History of The Falk Brewing Company (1856 - 1892)
On March 24th, 1882 Franz Falk opted to incorporate as the Franz Falk Brewing Company, proceeding with $400,000 of capital stock. Only a few months later, August of 1882, the death of their father Franz to a stroke required the elder brothers to take over the family business. After William Gerlach's death in 1884 his estate would briefly run Gerlach's malting business before Goes' sons George W. and Fred E. Goes regained ownership the malt business in 1901. Frederick Goes died in 1894.
By 1886 the Falk operation was consuming 200,000 bushels of barley, 160,00 bushels hops, and 25,000 tons of ice annually. The facilities had added a carpenter shop, machine shop, and shipped beer extensively throughout the Union, the East Indies, Sandwich Islands, Mexico and South America. About 125 Falk agencies were in operation as of 1886 and roughly 25,000 barrels of beer where being bottled annually. The business also maintained an office in Milwaukee proper at the southwest corner of East Water and Mason, directly linked by telephone to the brewery. Falk's beer held a reputation for purity and quality and their manner of conducting business was held in high regard. During the spring of 1886 the Milwaukee brewery workers and maltsters began to form the Local 7953 chapter of the Gambrinus Assembly of the Knights of Labor. The new union drafted a letter to the nine Milwaukee breweries demanding, among other things an eight hour work day, better pay and installation of the union in the breweries. Collectively the breweries, including Falk, penned a response proposing a 10 hour day, including over time pay after 10 hour, but lesser pay increases than requested. Additionally the brewers balked at the proposed union controlled hire of employees. By early May of 1886 most non-office brewery workers, except Falk's, had walked out on strike idling all the major Milwaukee breweries. May 3, 1000 brewery workers marched to Falk convincing the workers it was their duty to strike, and they did, joining the others as well as the larger, city wide labor protests. By May 5 the Governor sent the State Militia to keep order over the growing protests, and they ended up firing on some protestors, killing six and wounding three. Collectively, the brewers then decided to concede on increases in pay, including an advance of 120 dollars per year for each worker. The advance sum of $162,000 was split among the brewers, based on their size. Falk's share being $12,000. Thus we may confirm that Falk had just over 120 employees in 1886, including office executives.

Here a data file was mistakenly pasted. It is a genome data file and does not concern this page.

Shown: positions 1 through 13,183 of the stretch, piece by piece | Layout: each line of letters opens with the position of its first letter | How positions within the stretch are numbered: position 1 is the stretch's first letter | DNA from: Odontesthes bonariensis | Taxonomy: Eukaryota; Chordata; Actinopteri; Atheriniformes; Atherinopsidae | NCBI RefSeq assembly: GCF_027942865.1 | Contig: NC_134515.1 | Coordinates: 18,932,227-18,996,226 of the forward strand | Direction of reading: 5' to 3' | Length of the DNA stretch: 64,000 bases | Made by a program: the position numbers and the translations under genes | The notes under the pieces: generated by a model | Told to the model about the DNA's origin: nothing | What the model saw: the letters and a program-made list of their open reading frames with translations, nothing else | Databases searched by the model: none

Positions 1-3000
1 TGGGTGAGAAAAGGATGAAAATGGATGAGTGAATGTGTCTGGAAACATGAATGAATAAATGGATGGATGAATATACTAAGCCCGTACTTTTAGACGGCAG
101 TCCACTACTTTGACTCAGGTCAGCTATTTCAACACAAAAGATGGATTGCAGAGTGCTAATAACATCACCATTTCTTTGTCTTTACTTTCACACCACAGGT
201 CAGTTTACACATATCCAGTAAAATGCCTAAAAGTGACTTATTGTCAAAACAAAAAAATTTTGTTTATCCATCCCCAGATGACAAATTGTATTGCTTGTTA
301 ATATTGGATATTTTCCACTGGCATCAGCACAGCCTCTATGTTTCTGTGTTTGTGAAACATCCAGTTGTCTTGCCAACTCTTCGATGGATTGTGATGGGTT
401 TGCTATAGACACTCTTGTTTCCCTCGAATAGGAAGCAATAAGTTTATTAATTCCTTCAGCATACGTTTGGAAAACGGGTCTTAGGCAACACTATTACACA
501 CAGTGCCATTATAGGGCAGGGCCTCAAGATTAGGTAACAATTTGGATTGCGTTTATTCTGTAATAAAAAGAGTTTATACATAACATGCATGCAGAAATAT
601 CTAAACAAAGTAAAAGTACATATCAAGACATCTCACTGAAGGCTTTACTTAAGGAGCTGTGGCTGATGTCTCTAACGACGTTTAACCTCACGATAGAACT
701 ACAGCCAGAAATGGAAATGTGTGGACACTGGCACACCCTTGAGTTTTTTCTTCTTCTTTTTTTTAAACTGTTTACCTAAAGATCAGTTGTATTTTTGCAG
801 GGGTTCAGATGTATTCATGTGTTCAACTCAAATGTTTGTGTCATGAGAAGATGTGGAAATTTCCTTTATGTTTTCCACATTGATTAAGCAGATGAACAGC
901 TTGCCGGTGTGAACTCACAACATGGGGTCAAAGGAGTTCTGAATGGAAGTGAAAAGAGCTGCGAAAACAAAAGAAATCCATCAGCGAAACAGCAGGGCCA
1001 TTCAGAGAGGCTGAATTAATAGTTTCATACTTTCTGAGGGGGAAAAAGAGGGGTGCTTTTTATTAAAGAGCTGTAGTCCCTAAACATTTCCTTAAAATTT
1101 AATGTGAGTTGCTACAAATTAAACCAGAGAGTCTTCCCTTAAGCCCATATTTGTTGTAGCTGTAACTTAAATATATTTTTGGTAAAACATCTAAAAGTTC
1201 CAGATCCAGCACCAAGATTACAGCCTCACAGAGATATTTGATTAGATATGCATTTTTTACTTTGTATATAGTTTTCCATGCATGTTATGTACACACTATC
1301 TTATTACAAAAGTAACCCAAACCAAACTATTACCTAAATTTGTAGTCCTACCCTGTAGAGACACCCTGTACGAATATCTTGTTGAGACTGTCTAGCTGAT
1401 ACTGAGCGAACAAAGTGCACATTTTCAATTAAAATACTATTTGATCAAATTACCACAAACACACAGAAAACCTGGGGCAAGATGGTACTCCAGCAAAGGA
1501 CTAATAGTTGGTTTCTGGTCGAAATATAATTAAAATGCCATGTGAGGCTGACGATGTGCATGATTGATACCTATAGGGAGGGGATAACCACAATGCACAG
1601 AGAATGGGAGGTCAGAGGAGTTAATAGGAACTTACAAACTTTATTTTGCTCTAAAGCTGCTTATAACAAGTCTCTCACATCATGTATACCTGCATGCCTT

In 1888 sons Otto and Herman joined the brewery, Otto becoming the general manager and Herman the Superintendent and brewery mechanic. A mechanical genius since childhood, Herman's mechanical prowess would lead the Falk name down its future path. November 1st, 1888 the Franz Falk Brewing Company Limited merged with the Jung and Borchert brewery operated by Philipp Jung (a former Pabst brewmaster) and Ernst Borchert (a local maltster's son). Together they formed the Falk, Jung and Borchert Brewery Corporation in 1889. Frank Falk fulfilled the duties of President, Phillip Young the Vice President and Superintendent of Brewing, Ernst Borchert as Treasurer, Louis Falk as Secretary, Otto Falk as Assistant Secretary and Herman the Assistant Superintendent.
The old Jung and Borchert brewery was converted to storage while all operations were consolidated into the Menomonee Valley location. After a large investment in new buildings and expansion up and down the hill, the new facilities were producing 120,000 barrels by 1888, with capability of 200,000 barrels. Closing in on Val Blatz's position at third place in town seemed within reach when an extensive fire ravaged the brewery in July of 1889. Breaking out in the malt house, the fire consumed the bottling house and main brewery buildings. During the fire it was noted that Herman and Otto were seen rolling barrels out harms way to try and save some of their valued product. Holiday crowds at the neighboring beer gardens watched the blaze from the nearby bluffs. Ultimately only the stables and icehouse survived. Milwaukee's Sentinel reported that the rebuild would include a new "fireproof" design and within a few months the brewery was back in operation.